Sound Transit to remove 1,000 trees along track - 3,700 replacement trees will be planted - most in Ronald Bog

Saturday, January 19, 2019

Sound Transit graphic


Report from Juniper Nammi, Sound Transit Project Manager for the City of Shoreline. Part of the agenda packet for the Parks/Tree Board meeting



Sound Transit has been working with the Washington Department of Transportation to negotiate tree replacements along the light rail development corridor.

Most of the track is on the ground. Tree removal 35 feet on either side of the track is required, resulting in the removal of over 1,000 trees from Washington Department of Transportation property, City right-of-way, and from individual property. 

Approximately 2,700 native trees and over 1,000 non-native trees will be replanted to meet or exceed City of Shoreline replacement requirements.

All of the trees will come down at once in March 2019. 

Replacement trees must be planted in Shoreline. (See Sound Transit's flyer: More Transit - More Trees.)

A partnership with King Conservation District would allow funds from Sound Transit to offer a package of trees and shrubs to private land owners for a landscape buffer in areas where the code requirements for landscape buffers do not apply along the rail.

This could contribute roughly 400 additional trees in the Ridgecrest neighborhood and portions of North City and Ballinger. 

Final designs will be shown at an open house in February. The last opportunity for public comment is prior to the final issuance of permits.

Early work, expected to begin in March, involves tree removal, noise barriers, staging equipment, moving utility lines, and demolishing remaining houses.

Neighborhoods will be notified by direct mailings and articles in Currents as well as door-to-door outreach. 

Actual construction will begin mid-summer. The Board would appreciate talking points on this topic including the facts related to the project. 

Sound Transit is taking measures to survey for bird nests in existing trees and to deter initial nesting habits. The Department of Fish and Wildlife is guiding that effort. 

Comments and questions can be directed to Ms. Nammi through shorelinewa.gov/lightrailpermits



10 comments:

Anonymous,  January 19, 2019 at 6:02 AM  

Replacement trees should be the same species.

Anonymous,  January 19, 2019 at 11:21 AM  

Killing thousands of trees protecting tens of thousands of people for a few light rail riders. This is becoming an even greater level of insanity.

Anonymous,  January 19, 2019 at 12:18 PM  

Outrageous. The figure for the carbon sequestering units is off the charts. Air quality in Shoreline is going to drop severely. Shameful.

Anonymous,  January 19, 2019 at 5:46 PM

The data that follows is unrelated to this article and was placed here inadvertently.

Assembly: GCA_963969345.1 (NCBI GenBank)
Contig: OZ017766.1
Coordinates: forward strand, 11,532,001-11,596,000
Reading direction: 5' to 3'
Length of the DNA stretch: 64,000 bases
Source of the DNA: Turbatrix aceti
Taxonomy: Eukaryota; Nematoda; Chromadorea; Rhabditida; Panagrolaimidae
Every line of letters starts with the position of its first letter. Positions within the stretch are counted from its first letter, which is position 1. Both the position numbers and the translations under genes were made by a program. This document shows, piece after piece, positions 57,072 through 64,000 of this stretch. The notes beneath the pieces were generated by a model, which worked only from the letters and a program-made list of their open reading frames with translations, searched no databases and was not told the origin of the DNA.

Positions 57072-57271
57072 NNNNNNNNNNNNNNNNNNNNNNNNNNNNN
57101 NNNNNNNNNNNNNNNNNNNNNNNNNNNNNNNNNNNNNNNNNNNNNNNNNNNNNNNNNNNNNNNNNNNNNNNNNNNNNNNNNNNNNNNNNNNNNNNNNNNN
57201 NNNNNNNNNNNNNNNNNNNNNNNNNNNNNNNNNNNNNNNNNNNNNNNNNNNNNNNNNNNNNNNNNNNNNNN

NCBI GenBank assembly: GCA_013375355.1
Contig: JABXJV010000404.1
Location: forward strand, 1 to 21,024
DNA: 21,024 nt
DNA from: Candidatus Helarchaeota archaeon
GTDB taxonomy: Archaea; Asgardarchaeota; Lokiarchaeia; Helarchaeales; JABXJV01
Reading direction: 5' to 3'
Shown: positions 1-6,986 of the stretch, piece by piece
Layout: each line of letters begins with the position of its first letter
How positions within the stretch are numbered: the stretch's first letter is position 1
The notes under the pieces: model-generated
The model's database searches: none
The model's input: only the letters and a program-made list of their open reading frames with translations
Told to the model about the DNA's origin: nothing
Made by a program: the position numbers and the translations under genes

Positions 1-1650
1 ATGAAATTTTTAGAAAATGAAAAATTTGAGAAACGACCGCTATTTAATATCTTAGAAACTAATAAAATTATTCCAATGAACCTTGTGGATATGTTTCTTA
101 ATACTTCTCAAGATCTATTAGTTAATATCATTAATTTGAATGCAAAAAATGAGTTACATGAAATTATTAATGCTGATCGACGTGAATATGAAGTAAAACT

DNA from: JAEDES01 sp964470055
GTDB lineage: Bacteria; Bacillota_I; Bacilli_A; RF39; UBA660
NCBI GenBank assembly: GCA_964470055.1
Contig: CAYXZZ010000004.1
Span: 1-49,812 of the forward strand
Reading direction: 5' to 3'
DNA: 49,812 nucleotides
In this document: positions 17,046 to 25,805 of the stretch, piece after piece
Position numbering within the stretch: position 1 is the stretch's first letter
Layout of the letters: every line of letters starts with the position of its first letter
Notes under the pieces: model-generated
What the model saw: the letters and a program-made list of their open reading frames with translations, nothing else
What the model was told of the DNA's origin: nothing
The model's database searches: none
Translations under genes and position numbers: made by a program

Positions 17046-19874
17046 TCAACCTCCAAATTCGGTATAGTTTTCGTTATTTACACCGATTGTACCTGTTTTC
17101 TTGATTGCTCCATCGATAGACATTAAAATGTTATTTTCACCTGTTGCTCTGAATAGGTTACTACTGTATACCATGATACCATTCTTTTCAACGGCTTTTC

This is wrong on so many levels.....just to name one...the increase in the noise as the natural sound buffer is destoyed....

jno62 January 19, 2019 at 6:45 PM  

Trees we will never see in our lifetime. It's unfortunate, but it's a reality. 3,000 saplings are not 50 year old trees. So it goes.

Anonymous,  January 21, 2019 at 7:38 AM  

Taking out thousands of trees that protect people and the environment and replacing them with saplings and shrubs?! Doesn't that just sound a little bit ridiculous. We used to have a nice little city here until Shoreline became greedy. The city doesn't care about its citizens all they care about is the Mighty Dollar. What about the noise and the wildlife? Do you know there are bald eagles that nest in those trees and various Hawks, woodpeckers Etc where will they go. I have another gripe and that's you coming in here and taking away all of our space to put up these ugly Townhomes that do not have to comply with code. They're built up two sidewalks they have no front or back yards. What the hell? What's going on here is a travesty. I am ashamed of the city of Shoreline.

Anonymous,  January 21, 2019 at 3:24 PM  

The light rail is the best thing to ever happen to Shoreline and greater Seattle. Can't wait until it's open.

Anonymous,  January 22, 2019 at 4:39 PM  

I am dismayed with the way that Shoreline has chosen to handle what is inevitable (growth) If you have had more than one child (or a couple who has had more than 2) then answer me this - where do you expect your children to live? And your grandchildren? I'm sure your anger and pain is real, but imagine if you can what it was like to the indigenous peoples that lived here before the orchards and chicken farms = before the "history" that is celebrated with Ronald Bog, Ronald schoolhouse etc. Consider yourself fortunate that within your lifetime you had a fairly bucolic environment. - All things pass. If there is not growth, there is decline. How do you think the folks in the abandoned cities and towns in the rust belt feel? The real problem here is that we are not setting aside land for parks and green spaces to be shared communally by all those living in apartments and townhouses. There should be more communal space, and fewer large fenced private yards enjoyed by one family only.

Unknown January 24, 2019 at 8:29 PM  

It's hard to understand the reasoning for this. I'm so done with the decisions of Shoreline and Seattle in general. I plan on moving from this state this year. Too crowded, too expensive and now taking out 1000 trees. Why don't they take out some pawn shops on disgusting Aurora instead.

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